Film Review Round-Up 2014 Part I

Over on my Tumblr page, I’ve been posting mini-reviews, both Film 2014 (for new releases this year) and Catch Up Cinema (those not released this year) varieties, whereas saving the main blog for bigger articles, features and more in-depth reviews. But I figured that not might always be clear, and with the nature of Tumblr being comparatively ephemeral, I thought I might gather a round-up of reviews you may have missed. They are an odd bunch collated together, but an enlightening peek into my bizarre viewing habits I suppose. This is Part I and thus covers everything worth linking to up until this point, and perhaps a Part II will no doubt arrive in a few months time. Couple of proper reviews and full pieces coming soon though (as well as another Listening Post)!

FILM 2014

CALVARY

“There are individual moments when you feel it almost has meaning in its grasp, and some isolated scenes (and the magnificent scenery) trick you into thinking the film will fulfill its potential, and yet it never shakes the sense that it is merely a series of disconnected events and disjointed characters in search of something deeper. Not a total loss, just a disappointment.”

THE WOLF OF WALL STREET / 12 YEARS A SLAVE

“…it’s brimming with energy, making directors half his age seem old hat. Keeping it all together (well, losing it completely) is DiCaprio, his best performance since (the not too dissimilar) Catch Me If You Can, who shows hitherto untapped resources as a great physical comedian and willingness to debauch himself in all kinds of ways.”

12 Years A Slave is a very well made film – a terribly upsetting story told in a considered and respectful manner, unafraid to shy away from brutality or difficult issues. The way the film is composed, through its editing, cinematography, and sound, is close to faultless. And yet, and I wonder if I’m alone in this, the performances are a real mixed bag.”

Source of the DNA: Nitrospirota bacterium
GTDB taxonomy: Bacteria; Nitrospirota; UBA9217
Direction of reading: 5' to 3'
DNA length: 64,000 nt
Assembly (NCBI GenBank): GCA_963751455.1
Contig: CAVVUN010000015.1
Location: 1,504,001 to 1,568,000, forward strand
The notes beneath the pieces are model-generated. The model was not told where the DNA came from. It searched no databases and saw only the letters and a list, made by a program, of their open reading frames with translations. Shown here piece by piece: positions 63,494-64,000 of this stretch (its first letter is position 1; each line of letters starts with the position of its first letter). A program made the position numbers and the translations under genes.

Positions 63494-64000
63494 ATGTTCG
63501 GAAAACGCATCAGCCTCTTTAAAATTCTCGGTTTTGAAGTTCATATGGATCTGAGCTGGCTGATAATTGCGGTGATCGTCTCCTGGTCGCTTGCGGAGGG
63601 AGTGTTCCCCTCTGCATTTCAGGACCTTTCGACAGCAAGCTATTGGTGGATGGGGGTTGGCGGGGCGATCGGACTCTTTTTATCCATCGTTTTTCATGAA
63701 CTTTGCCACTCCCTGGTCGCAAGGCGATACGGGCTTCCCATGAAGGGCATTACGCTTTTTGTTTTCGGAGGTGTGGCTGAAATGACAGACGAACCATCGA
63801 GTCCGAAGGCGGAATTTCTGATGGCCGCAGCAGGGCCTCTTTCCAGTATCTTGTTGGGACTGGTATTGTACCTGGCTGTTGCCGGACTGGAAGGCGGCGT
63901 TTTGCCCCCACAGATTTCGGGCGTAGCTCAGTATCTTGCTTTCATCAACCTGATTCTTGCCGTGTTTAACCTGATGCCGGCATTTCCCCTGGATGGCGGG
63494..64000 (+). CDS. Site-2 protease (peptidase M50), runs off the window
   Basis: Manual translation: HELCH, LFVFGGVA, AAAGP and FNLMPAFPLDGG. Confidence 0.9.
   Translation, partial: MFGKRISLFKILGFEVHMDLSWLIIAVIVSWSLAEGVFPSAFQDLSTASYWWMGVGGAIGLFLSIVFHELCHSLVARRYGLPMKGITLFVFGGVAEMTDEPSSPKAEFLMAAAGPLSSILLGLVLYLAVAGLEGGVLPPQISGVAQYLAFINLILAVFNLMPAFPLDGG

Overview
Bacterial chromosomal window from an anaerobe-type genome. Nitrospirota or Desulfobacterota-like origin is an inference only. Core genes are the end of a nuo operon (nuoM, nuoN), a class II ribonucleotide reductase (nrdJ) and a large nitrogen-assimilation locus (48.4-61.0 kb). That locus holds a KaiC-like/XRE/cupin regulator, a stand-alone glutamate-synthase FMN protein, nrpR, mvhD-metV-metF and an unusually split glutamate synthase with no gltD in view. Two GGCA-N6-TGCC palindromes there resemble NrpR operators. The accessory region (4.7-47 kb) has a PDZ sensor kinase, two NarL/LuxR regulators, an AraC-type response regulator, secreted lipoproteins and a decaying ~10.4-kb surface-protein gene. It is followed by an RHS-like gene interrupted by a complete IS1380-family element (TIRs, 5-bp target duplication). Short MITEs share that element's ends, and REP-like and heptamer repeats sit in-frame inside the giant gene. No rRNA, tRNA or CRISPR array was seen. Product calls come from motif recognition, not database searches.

AMERICAN HUSTLE

“I wanted to like American Hustle a lot more than I did, and there are excellent moments peppered throughout. But it’s this year’s Argo, a hollow period confection that seems to please crowds and awards bodies alike, though its charms seem lost on me.”

 

CATCH UP CINEMA

LOGAN’S RUN

“Despite its effective premise, time has not been kind to Logan’s Run. Of course, a certain amount of dating is to be expected, but there is little interesting in its design or notable about the execution for it to get by on kitsch factor alone.”

TEQUILA SUNRISE

“…there is one outrageously hilarious hot tub sex scene…with lots of steam, reflections, slo-mo, cross-cutting and saxophone (the credit for Saxophone Solos appears very high on the credit list), culminating in Pfeiffer spooning yoghurt into Gibson’s gaping maw.”

THE MOST DANGEROUS GAME

“…still an effective and engaging little thriller, with some neat camera tricks and surprisingly grim ideas.”

THE HUNGER GAMES: CATCHING FIRE

“…the first film is marginally better, mainly as a result of Francis Lawrence’s sure if unremarkable direction compared to original director Gary Ross’ more interesting choices. Both films continue to bungle the Hunger Games section itself though, with messy action sequences and a lack of energy or excitement, the build-up and aftermath far more interesting overall.”

WAKE IN FRIGHT

“Chilling, hysterical, upsetting, hilarious, shocking, tense, exciting – Wake in Fright is all these things, yet it also maintains an intelligent and deeply thoughtful core, a stark portrait of the nature of bravado, machismo and our strengths and weaknesses.”

ROBO-G

“Crowd-pleasing and easy-going it may be, but there’s more to Robo-G than meets the eye.”

1941

“…there are so many disparate threads, it’s hard to keep up with its myriad characters, who are either goofy caricatures or lightweight love interests. And, even in its truncated form, it feels a good half-hour too long. Yet, there’s something peculiarly charming about its madcap energy.”

THE AMAZING SPIDER-MAN vs CHRONICLE

“…much too much has already been said about how a reboot came only a decade after Sam Raimi’s first take on the webslinger, but in comparison to Chronicle, it really is a long tedious bore.”

LA BELLE ET LA BETE

“I enjoyed its humour, the costumes, the performances, design (especially the Beast’s impressive make-up), but it all felt a little flat, the editing – particularly between story threads – especially lacking, rendering it a series of neat moments rather than a fully engaging whole. “

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